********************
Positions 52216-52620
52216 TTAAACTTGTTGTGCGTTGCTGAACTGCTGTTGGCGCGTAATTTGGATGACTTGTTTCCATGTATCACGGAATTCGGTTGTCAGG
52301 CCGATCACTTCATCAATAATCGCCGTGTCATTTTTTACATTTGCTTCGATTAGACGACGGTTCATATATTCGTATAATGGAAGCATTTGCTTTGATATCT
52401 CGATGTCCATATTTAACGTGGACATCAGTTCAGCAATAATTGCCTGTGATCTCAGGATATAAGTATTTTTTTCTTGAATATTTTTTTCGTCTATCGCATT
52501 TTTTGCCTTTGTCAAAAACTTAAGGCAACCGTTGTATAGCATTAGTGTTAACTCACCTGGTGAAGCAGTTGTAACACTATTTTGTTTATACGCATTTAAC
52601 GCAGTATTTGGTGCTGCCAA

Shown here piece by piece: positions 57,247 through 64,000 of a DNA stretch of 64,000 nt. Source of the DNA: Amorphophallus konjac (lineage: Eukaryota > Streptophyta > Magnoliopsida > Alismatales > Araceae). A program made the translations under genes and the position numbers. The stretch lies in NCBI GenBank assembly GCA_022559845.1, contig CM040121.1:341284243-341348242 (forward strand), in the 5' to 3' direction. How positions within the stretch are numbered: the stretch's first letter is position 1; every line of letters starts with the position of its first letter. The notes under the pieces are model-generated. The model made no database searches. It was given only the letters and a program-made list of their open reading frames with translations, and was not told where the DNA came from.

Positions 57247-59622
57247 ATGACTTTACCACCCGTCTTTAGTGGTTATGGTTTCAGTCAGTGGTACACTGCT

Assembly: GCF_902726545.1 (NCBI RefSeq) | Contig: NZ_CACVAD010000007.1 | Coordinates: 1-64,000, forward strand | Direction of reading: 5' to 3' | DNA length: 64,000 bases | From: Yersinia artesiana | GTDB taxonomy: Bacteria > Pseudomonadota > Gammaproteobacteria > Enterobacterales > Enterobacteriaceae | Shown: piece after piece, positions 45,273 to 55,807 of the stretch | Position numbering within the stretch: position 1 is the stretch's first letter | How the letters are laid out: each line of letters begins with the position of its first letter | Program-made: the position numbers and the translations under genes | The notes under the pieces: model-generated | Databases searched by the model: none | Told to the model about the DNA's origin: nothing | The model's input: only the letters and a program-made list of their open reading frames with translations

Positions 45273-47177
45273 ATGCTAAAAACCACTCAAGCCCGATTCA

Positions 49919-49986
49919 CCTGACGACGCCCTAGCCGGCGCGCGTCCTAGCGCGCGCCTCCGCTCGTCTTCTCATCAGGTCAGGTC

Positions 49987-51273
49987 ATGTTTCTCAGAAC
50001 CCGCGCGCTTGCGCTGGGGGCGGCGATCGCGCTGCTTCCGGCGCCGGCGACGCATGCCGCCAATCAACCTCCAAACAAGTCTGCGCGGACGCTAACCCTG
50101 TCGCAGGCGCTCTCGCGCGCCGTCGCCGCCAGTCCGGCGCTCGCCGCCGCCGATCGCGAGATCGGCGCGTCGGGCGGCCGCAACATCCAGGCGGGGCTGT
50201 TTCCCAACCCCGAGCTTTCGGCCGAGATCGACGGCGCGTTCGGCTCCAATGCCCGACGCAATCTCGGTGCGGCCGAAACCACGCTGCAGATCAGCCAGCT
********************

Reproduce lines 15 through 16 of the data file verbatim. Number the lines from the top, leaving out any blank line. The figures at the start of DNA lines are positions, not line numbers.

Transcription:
Positions 49987-51273
49987 ATGTTTCTCAGAAC